When a CD Is Not a CDSubmitted by Castlebar Asset Management on September 7th, 2016
CDs have been a simple low risk investment for generations. What happens when you add a little spice to your grandma’s CDs? Banks and Wall Street firms are trying to add some zest to what is historically the most boring way to save outside of putting money under your mattress (until a house fire). According to the Wall Street Journal (WSJ), these structured CDs aren’t living up to their expectations.
Banks are issuing market linked or structured CDs. These are different than traditional fixed rate CDs. They are investment products where returns are based on the performance of a select group of stocks or other assets. These baskets have a complicated formula that caps your upside to 5% but also has a floor (or downside) of 20% in one example the WSJ cited.
According to the WSJ the structured CDs so far don’t have a great track record of outperforming fixed rate CDs.
“Of the 325 Barclays CDs reviewed by the Journal, 239 had announced at least one annual return payment. More than half of those returns were lower than an investor would have earned from an average five-year conventional CD. Of the 118 structured CDs that were issued at least three years ago, only one-quarter posted returns better than those of an average five-year conventional CD. And roughly one-quarter produced no returns at all as of June 2016.”
CDs have an important role to play in your financial plan. They are a reliable place to store money that offer lower rates of return, but have an extremely high probability of returning all of your money. By their nature they are supposed to be boring and are a great place to park your emergency fund, keep money for a future purchase or if you are conservative it may be where you are most comfortable investing.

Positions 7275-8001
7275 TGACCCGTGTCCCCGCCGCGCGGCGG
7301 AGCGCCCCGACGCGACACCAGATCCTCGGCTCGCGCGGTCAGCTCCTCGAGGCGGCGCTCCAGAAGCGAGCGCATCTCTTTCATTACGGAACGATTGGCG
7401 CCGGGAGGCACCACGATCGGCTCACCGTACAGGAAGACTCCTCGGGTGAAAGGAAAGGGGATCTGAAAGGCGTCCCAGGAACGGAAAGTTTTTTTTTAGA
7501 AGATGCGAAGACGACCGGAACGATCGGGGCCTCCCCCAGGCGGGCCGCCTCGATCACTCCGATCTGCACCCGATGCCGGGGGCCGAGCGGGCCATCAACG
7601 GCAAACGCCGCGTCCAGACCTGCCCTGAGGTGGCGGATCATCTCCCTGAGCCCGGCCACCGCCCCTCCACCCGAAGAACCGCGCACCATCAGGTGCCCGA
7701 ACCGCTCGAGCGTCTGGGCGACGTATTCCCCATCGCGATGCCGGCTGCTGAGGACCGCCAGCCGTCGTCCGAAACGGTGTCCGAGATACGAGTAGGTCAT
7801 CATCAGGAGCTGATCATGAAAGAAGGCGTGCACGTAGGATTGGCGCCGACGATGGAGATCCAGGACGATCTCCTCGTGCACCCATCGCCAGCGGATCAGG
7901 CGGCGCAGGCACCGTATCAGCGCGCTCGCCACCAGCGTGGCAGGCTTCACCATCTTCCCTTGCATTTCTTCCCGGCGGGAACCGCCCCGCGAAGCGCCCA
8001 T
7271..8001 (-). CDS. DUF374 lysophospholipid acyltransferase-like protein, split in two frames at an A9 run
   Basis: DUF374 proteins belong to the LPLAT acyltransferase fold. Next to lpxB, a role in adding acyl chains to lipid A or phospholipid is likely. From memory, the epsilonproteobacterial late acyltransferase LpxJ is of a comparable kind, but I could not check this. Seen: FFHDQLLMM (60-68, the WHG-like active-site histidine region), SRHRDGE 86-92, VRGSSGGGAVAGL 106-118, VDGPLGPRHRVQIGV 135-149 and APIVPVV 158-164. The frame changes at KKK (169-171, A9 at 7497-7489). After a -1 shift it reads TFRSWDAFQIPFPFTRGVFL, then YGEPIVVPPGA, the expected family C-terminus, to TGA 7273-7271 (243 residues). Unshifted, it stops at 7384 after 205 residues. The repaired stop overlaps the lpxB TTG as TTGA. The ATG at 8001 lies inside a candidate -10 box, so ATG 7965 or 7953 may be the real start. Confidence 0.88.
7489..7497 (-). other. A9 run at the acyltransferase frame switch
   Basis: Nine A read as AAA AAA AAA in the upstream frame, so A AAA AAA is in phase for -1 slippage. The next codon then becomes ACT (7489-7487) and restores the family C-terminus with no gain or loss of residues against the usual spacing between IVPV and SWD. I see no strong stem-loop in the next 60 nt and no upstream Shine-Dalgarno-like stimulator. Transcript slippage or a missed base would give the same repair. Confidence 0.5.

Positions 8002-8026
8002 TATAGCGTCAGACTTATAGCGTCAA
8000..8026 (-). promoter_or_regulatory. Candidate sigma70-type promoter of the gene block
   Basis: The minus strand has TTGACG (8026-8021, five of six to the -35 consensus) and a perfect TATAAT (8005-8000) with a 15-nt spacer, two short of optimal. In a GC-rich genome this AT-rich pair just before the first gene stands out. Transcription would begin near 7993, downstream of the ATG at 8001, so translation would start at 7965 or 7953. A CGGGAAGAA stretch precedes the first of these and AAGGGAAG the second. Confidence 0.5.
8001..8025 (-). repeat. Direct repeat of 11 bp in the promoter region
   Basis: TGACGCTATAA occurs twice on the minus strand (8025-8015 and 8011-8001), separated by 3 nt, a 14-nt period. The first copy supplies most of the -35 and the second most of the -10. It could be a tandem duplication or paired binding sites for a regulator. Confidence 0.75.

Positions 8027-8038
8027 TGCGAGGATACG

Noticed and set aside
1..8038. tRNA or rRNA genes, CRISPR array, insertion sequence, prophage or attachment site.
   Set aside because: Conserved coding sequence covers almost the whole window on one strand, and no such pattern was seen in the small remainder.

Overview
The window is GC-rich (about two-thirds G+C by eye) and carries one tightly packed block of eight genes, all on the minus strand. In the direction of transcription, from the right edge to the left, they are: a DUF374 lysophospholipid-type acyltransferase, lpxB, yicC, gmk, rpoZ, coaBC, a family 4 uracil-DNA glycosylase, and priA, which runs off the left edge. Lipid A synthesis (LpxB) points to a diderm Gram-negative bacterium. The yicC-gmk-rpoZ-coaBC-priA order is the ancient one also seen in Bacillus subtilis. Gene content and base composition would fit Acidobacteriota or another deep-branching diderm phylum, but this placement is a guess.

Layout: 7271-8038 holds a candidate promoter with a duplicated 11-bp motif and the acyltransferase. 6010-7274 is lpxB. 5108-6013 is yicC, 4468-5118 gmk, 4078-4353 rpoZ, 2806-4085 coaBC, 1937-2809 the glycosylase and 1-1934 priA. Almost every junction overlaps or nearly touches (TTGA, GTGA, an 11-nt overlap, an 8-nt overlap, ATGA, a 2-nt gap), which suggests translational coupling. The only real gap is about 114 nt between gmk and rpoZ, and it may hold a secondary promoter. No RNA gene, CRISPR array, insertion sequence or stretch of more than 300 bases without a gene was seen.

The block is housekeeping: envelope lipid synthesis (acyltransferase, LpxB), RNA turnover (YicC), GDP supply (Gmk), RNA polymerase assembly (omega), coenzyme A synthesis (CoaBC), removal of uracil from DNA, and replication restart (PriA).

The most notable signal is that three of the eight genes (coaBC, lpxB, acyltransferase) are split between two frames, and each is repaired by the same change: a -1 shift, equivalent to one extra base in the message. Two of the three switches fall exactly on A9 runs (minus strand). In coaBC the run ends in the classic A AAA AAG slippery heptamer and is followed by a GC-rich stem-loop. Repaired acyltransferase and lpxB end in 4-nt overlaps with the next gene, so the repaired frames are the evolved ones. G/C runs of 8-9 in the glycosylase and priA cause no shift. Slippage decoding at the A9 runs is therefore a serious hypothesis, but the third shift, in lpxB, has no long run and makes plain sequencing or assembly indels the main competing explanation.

Structured CDs are a by-product of the low interest rate world we live in. This environment has all investors looking under rocks for better rates. Savers who have relied on CDs to provide them with stable income have struggled to earn even low rates of returns. Most CDs are barely keeping up with inflation. Investors looking for a yield pick could be enticed by the appeal of better returns under the disguise of a CD.
Those selling structured CDs are not fiduciaries (they have no interest to act in your best interest). These investment products are not registered with the SEC but still see between $5 and $15 billion of inflows each year. These are fee generating product for banks.
Typically, everyone in the sales chain—a wholesale broker, a financial adviser and a bank teller—gets paid more for selling a market-linked CD than a conventional CD or a mutual fund. The adviser who actually sells the CD, for example, can get commissions of up to 3% of the CD’s value, according to information sent to brokers reviewed by the Journal.
“Banks have to be delighted with these structured products,” said Steve Swidler, a finance professor at Auburn University. “There’s virtually no risk to them, and [the banks] sit back and rake in fees.”
There may be a limited use, I have not figured one out yet for structured CDs, but it primarily looks like a mechanism to upsell current CD owners to a financial product masquerading as a CD.
I am a firm believer that you don’t often get extra credit for making your investments more complicated. If you want to own stocks, buy stocks. If you want to have the benefits of a CDs, buy a CD. Investment products that blur the line between conservative and risky investments leads to confusion about performance and fees.
Disclaimer: The opinions voiced in this material are for general information only and are not intended to provide specific advice or recommendations for any individual. To determine which investment(s) may be appropriate for you, consult your personal financial advisor prior to investing. All performance referenced is historical and is no guarantee of future results.